Update: We have updated the story because WiredNYC expanded to be WiredScore and works with all manner of commercial buildings.

Sonic.net Lights Up In Brentwood CA

Last summer the community of Brentwood began working with Sonic.net in a plan to use publicly owned conduit for a privately owned fiber network. Earlier this month, the partners celebrated completion of part of that network and officially lit-up the first residential neighborhood served by Sonic.net's fiber gigabit service.

The Mercury News reports that residents are much happier with the new Internet service provider than they were with incumbents Comcast and AT&T:

"I had no lag, no buffering, no waiting -- it almost feels like the Internet's waiting on you, rather than you waiting for the Internet," said Brentwood resident Matt Gamblin, who was one of the first residents to sign up for the service. "The hardest part about the process was canceling my old Internet."

Brentwood began installing conduit as a regular practice in 1999; the community adopted the policy as a local ordinance, requiring new developers to install it in all new construction. The city has experienced significant growth and the conduit has grown to over 150 miles, reaching over 8,000 homes and a large segment of Brentwood's commercial property. As a result, they have incrementally developed an extensive network of fiber ready conduit.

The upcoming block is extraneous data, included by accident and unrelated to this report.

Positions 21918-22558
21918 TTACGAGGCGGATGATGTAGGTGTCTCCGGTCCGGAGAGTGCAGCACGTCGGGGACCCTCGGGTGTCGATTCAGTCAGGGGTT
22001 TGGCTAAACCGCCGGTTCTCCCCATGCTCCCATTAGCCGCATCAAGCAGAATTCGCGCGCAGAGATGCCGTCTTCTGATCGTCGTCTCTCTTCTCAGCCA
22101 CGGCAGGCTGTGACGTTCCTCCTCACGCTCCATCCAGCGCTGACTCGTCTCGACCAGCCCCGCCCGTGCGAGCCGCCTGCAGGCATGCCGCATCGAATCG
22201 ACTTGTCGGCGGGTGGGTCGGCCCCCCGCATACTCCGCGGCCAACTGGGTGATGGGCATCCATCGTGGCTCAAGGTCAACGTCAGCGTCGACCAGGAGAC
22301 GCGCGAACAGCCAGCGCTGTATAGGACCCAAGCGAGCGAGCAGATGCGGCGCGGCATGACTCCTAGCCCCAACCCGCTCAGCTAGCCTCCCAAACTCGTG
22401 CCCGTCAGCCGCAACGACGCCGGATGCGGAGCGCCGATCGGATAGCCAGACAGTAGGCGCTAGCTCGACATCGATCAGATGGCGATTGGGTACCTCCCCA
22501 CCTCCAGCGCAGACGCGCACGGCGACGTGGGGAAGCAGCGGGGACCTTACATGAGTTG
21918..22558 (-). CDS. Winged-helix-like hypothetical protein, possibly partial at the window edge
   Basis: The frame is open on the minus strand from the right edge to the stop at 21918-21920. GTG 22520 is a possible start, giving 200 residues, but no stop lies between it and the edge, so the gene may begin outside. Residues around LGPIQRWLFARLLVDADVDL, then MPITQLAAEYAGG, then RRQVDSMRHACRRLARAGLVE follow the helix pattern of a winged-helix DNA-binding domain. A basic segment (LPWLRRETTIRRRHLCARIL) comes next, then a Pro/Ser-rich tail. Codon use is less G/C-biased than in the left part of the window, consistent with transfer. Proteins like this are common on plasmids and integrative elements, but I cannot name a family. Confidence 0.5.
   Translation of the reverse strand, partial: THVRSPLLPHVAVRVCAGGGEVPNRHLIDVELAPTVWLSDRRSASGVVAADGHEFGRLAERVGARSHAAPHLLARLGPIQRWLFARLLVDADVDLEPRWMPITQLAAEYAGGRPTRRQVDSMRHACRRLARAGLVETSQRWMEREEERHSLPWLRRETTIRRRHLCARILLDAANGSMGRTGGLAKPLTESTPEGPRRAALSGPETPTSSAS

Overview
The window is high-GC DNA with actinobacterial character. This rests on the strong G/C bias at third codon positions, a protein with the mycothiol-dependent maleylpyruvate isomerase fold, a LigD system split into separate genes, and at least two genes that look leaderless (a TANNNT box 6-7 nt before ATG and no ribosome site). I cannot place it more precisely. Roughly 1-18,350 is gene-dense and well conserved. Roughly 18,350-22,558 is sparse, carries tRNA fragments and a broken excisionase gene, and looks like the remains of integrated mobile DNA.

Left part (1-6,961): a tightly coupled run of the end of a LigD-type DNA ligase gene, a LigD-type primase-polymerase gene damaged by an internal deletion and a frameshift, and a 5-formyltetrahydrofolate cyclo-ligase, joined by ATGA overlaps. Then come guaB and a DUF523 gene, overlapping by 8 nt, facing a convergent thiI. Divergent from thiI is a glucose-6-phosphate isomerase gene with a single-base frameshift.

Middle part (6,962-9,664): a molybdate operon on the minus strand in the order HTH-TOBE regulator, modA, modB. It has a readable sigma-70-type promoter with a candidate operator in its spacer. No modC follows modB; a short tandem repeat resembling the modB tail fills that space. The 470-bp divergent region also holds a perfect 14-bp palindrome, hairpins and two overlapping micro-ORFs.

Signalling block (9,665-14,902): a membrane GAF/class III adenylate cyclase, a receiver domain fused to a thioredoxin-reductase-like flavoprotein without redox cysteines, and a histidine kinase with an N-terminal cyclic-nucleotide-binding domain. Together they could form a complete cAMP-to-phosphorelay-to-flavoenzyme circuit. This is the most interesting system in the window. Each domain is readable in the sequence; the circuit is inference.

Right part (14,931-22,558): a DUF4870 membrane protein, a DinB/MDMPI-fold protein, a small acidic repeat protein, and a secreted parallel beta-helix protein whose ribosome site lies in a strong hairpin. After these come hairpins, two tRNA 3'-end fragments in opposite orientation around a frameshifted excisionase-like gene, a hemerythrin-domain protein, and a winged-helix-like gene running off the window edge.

As part of their agreement with Sonic.net, Brentwood will save an estimated $15,000 per year in connectivity fees because the ISP will provide gigabit service at no charge for City Hall. Sonic.net will fill in gaps in the conduit where they interfere with network routes. In school jurisdictions where 30 percent or more of households subscribe, public schools will also get free Internet access. (We have grave concerns about the impact of only extending high quality Internet access to schools where households are better able to subscribe to Internet access at any price point.)

City officials hope to draw more of San Francisco's high tech workforce to town. Over the past two decades of population growth, the city has prospered but community leaders want to diversify:

Officials don't expect the population growth to stop anytime soon, but they also don't want to rely too heavily on property tax revenues and risk having budgetary shortfalls during a housing crisis, such as what happened to Antioch in recent years. They're hoping things like this new high-speed Internet will attract more tech workers to town, and city leaders will be working this year to see if Brentwood can truly become an epicenter for business.